Personally, I'm a great believer in healthy competition. The idea of any commercial monopoly makes me uneasy, as fond as I am of Amazon. SW is a really exciting and innovative platform, and while it has its issues, I don't think I want to stop distributing with them. In fact I had a bumper month in Nov through the SW distribution channel. (Did you know I was #22 on the Australian iTunes chart at one point? Me neither...)

It is still very much early days with this new system. I know some who have enrolled, and some who are still sitting on the fence. My bum is firmly parked on the post between my house and number 86. I can see the potential advantages of this system, but I'm wary of the exclusivity angle, for both financial and slightly more moral reasons. In fact, I've already earmarked this weekend to get my books listed on All Romance eBooks...links coming soon! My business model is that the more channels I distribute through, the more chance I have of making sales. I calculated in the Self-Pub Tips & Tricks series that you need to sell 48 books a day at $2.99 to earn a median salary. I didn't say anything about all those sales coming from one source. I've got 5 books available, through about 8-9 different channels. One copy of each book per day per channel and there's my medial salary. Take that, Amazon!

One thing I would say...those who sign up early stand to reap the biggest rewards. Your exact split of the pot depends on how many of your books are loaned, and how many books are borrowed in total. In these early months I doubt even half of the Prime members take this offer up, meaning that each share is going to be greater. Let Amazon tweak this and in a couple of months I guarantee that almost every member will be borrowing a book a month (and no doubt more, if Amazon decides to up the limit). I think if you've got something brand new that you're planning to put out in the next week or so anyway then it may well be worth giving this a go, but I have no intention of pulling any of my books from distributors where they're already available. I'm working on a new novel that will be out early in 2012, and depending on how this goes I might let Amazon have it for the first 90 days as a trial, but for now I'm watching the figures of those who have already signed up and seeing if they think that this is a worthwhile venture.

Sunday, 4 December 2011

5* Books from 2011

No, not mine! The handy thing about Goodreads is that I can keep tabs on the books I've read this year. I've challenged myself to 175 before the year's out (up from 120 originally!!) and I'm closing in on it. I thought I'd give some other authors some webspace by reviewing (briefly) every book I've rated 5* this year (in no particular order). Best of all, a lot of them are free.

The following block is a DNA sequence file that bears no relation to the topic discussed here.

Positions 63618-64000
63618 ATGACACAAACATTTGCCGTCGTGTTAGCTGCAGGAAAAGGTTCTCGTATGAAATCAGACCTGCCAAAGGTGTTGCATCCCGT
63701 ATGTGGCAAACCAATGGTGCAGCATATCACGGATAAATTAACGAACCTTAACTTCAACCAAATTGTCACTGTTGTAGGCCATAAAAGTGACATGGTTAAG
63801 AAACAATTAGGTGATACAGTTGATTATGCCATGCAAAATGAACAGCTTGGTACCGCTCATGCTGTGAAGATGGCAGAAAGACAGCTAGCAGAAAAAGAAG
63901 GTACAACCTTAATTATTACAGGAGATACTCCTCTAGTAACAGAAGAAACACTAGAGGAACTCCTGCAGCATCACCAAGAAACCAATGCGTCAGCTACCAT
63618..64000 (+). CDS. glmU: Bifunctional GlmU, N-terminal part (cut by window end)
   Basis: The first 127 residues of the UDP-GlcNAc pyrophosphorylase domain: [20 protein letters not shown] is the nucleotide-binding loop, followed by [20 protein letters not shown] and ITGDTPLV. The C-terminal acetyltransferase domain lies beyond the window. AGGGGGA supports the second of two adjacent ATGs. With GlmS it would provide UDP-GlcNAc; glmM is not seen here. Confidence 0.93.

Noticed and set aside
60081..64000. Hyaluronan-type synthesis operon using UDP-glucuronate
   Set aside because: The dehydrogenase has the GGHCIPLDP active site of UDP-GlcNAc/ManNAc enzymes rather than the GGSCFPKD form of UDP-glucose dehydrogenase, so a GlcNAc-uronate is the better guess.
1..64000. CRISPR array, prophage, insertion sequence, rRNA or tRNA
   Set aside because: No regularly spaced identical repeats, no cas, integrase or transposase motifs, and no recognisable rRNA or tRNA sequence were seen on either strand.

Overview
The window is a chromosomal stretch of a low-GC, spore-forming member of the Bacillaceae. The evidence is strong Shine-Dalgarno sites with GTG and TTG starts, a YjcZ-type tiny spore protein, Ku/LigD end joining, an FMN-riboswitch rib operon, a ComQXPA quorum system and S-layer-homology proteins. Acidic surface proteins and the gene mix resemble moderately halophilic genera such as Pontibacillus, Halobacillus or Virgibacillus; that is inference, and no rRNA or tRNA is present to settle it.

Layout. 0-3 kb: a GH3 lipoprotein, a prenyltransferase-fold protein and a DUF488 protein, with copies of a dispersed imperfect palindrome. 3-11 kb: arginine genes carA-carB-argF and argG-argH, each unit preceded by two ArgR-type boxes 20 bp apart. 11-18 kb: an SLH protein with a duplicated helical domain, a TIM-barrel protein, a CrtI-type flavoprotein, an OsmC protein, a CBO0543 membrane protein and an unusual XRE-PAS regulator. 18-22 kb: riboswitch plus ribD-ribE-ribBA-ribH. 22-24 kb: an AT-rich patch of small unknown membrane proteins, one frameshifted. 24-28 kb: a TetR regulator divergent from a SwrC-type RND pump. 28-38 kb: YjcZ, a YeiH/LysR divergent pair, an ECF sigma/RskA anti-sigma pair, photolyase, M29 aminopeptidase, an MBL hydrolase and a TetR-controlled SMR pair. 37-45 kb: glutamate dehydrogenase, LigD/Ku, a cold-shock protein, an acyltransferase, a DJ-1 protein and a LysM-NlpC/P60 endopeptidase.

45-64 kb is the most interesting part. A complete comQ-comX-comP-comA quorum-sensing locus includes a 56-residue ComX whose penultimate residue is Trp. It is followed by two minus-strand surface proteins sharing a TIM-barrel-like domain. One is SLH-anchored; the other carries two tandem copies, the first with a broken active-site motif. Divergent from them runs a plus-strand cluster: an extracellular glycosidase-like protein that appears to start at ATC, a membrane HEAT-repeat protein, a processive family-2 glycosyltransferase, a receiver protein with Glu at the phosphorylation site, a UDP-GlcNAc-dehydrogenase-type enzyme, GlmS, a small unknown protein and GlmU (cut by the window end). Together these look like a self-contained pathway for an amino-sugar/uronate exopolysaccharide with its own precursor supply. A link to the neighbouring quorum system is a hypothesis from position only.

Bonds of Fire - Sophie Duncan
What can I say, baby dragons! I was hooked. A feel-good story, heavy on romantic and cute. FREE.

Don't Read in the Closet Vol 1, Vol 2, Vol 3, Special Edition - Various Authors
A collective effort by the Goodreads M/M Romance Group. Each anthology has good and bad stories, of course, but as a group effort I couldn't award it anything less than 5*, and there truly are some gems within these volumes. Plus, they're all FREE.

Kissing Sherlock Holmes - T.D. McKinney & Terry Wylis
I've always been quite fond of the Holmes stories, and fascinated by his relationship with his biographer, the good Dr. Watson. This story takes all of those raised eyebrows and just goes at it: Holmes and Watson are in love, but Holmes has got himself engaged while in pursuit of a spy, and they need to solve the mystery before Watson gets taken out. A bit silly but pretty in-keeping with the style of the original stories, and beautifully done.

Hot Head - Damon Suede
If I could give one 6* review in my life, it would go to this book. It's that good. I'm a sucker for angst at the best of times, and love it when I'm reading something that makes my stomach lurch. Well reading this book felt more like I was having my guts drawn out of my navel inch by torturous inch. Reading this book is a physical experience, and it was all I could do to stop myself from starting it all over again the second I finished it.

Smashwords Style Guide - Mark Coker
No, it's not romantic, it's not even fiction, but if you are ever formatting a book using MS Word then this book is a must read. FREE.

A Not-So-Grimm Fairytale - Ann Somerville
Based, as you can guess, on the Grimm-style fairytales, this book is silly, irreverent and amusing. Some people don't get the humour - hence mixed reviews - but I thought it was hysterical. FREE.

E Squared - Matt Beaumont
For anyone who has worked in an office, E was the perfect satire. E Squared didn't disappoint, it was a sequel I was longing for, and it's just as silly - and as funny - as the first. The epic return of Simon Horne, the closeted, self-aggrandising account manager, was worth every penny alone.

Jealousy: A Love Story - Katey Hawthorne
Spin-off sequel to Equilibrium, this short can be read as a stand-alone (as I read it). An established couple work through some issues when a new boy arrives and starts making eyes at one of them. Lots of cute. FREE.

Forgotten Soul - Natasha Duncan-Drake
Don't judge this book by its cover! John is an escort who offers his services to the vampire population, but his involvement doesn't stop there. An interesting twist on the vampire-mortal lover trope, with a surprising and satisfying ending. FREE.

Navy Days - Ken Smith
A collection of shorts charting a week in the life of the biggest tart in the navy. Never mind that it's hot: this collection is hilarious. The author told me that one man emailed him to tell him that he'd never laughed so much with an erection, and reading this, I know why. FREE.

The Persian - Gordon Watt
A murder-mystery set in London. This book is dark and gritty and the ending is just plain disturbing, but the plot will keep you guessing as the author poses questions about just how far someone will go for art. FREE.

A Delicate Game - Sasha L. Miller
Beautiful brothers who are also spies play a dangerous game of seduction and espionage. When they fall in love, will they be able to break their self-imposed "one night only" rule? FREE.

Fire From Heaven - Mary Renault
A re-reading of an old favourite. The first in Renault's Alexander the Great trilogy, this story charts Alexander's childhood and adolescence up to the death of his father, Philip II. Renault is a hugely under-appreciated author, and this book displays all of her considerable talent.

Spoils of War -